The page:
Labour are proposing to remove franking credit refunds, i.e. their proposed policy will affect anyone paying tax at a rate less than 30%.  The implication is that these entities (SMSFs, Trusts, low-income earners, super funds) will pay tax at 30% on fully franked dividends.

There is a proposed exemption called the Pensioner Guarantee. This would be for full and part pensioners, disability support pensioners, those unemployed and those receiving parenting payments or carers allowances. SMSFs with at least one exempt person would also be exempt.

The dividend imputation system would still exist, but no cash refunds of franking credits would be paid, an income stream that many retirees have come to rely on.

What will companies do under this policy?

The franking system in Australia supports corporates paying out profits as dividends, whereas in the US there is no dividend imputation system, so companies tend to retain profits to grow.  In Australia roughly 90% of the top 200 companies pay dividends, with a yield of roughly 4%. In the United States 40% of companies pay dividends with a yield of 2%.  In Australia about half pay fully franked dividends, a quarter pay partially franked dividends and a quarter pay unfranked dividends.  Companies are able to accumulate franking credits for later use. Companies with the largest balances of franking credits include BHP, CBA, Westpac and Woolworths.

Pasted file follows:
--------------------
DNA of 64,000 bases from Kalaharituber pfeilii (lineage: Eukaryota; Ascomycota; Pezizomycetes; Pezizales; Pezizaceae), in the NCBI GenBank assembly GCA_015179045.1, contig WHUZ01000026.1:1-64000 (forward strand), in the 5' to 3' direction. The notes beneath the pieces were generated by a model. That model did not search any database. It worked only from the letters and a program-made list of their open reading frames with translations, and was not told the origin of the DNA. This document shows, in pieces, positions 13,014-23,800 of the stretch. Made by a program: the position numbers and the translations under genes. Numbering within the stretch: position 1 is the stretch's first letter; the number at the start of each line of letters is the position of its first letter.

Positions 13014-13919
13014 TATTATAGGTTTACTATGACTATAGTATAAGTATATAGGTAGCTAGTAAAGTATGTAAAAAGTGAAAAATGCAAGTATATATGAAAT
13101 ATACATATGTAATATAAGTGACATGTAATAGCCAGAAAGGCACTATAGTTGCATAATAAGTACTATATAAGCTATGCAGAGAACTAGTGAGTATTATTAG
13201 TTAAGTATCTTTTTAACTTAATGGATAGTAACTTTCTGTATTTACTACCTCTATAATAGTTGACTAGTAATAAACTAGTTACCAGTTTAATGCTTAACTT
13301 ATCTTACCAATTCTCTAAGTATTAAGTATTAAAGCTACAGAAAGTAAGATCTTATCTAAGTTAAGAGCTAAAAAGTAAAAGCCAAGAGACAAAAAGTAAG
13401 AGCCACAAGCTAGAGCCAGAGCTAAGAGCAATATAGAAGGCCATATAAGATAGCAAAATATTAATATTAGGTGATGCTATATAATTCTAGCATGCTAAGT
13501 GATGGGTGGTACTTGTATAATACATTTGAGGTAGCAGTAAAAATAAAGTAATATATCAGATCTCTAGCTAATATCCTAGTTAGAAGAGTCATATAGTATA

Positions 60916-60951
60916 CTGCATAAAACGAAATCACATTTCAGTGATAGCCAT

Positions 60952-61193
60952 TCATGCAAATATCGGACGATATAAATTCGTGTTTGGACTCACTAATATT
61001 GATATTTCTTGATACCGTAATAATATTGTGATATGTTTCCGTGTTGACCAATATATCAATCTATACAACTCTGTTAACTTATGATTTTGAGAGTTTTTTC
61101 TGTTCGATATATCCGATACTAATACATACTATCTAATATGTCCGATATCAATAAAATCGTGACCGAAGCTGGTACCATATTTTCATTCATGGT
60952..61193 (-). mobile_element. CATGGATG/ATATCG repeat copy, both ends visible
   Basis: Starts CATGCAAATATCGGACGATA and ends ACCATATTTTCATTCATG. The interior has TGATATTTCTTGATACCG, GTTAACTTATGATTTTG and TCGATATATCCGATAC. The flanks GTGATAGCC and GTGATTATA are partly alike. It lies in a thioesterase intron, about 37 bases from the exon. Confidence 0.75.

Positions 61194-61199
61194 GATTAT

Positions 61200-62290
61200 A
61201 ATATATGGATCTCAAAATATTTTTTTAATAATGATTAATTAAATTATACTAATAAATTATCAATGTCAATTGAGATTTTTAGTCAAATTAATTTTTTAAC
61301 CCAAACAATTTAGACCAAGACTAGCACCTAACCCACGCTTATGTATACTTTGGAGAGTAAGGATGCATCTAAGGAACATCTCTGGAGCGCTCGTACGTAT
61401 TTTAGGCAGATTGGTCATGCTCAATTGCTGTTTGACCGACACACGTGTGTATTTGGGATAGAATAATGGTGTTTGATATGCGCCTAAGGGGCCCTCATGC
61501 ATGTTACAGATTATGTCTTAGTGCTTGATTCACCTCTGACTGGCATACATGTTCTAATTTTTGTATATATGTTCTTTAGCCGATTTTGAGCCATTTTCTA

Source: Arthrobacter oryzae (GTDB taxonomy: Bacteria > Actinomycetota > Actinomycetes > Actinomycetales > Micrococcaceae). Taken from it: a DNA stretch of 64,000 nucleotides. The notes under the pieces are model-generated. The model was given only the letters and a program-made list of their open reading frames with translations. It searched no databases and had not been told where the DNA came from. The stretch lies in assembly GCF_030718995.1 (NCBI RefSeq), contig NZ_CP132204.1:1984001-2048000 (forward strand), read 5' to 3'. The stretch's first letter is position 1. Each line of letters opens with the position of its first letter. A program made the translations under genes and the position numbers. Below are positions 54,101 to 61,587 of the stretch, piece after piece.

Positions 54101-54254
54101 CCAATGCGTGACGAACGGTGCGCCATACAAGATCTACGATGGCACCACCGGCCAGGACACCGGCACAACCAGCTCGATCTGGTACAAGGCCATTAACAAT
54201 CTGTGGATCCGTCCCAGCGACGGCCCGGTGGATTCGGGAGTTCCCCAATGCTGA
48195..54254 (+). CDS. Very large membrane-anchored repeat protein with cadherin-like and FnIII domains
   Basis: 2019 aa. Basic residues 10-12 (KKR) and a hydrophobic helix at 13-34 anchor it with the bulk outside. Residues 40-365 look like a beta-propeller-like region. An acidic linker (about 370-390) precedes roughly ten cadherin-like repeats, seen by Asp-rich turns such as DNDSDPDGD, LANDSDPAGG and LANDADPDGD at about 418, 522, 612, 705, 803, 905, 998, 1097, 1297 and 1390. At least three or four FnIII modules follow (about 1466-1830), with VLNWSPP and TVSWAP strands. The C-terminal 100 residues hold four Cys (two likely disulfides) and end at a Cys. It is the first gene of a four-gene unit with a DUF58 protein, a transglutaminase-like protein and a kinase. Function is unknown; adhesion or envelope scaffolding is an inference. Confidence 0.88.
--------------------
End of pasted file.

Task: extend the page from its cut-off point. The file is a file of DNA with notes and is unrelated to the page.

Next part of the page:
These companies are most likely to look at a return of capital or special dividends if there is a change in policy.  Woolworths has already announced a $1.7bn off-market buy-back.

Is there an alternative solution?

In the past it could be argued that there were many reasons to have an SMSF, principally control and cost.  However, at Ocean Advice we believe many of the advantages have now gone. 

The main reason to have an SMSF now would be if you want to own property, particularly commercial property within the structure.  There are a few other reasons, but they are now limited.  With costs reducing dramatically across the industry, an SMSF is no longer the low cost solution.  There are also many hidden costs (and inconveniences) associated with running an SMSF, for example, audit fees, documenting minutes of meetings, investment policy statements and more.  The often touted argument of “control” is similarly flawed now. With new technologies available you can own almost any asset in Super.

There are alternatives, which include the industry funds and retail super plans.  These are pooled super schemes which will continue to have the ability to refund the franking credits to those who earned them (by pooling the credits from those unable to claim the benefit).

If you own shares directly, it may now make sense to own these assets inside Super.

Take action now

Faced with the potential loss of franking credits there are alternative solutions out there.  It is more than likely that we can save you costs and keep your franking credits.  If you have an SMSF or investment assets outside super, or simply want to chat, give us a call to review your current situation www.oceanadvice.com.au/Meeting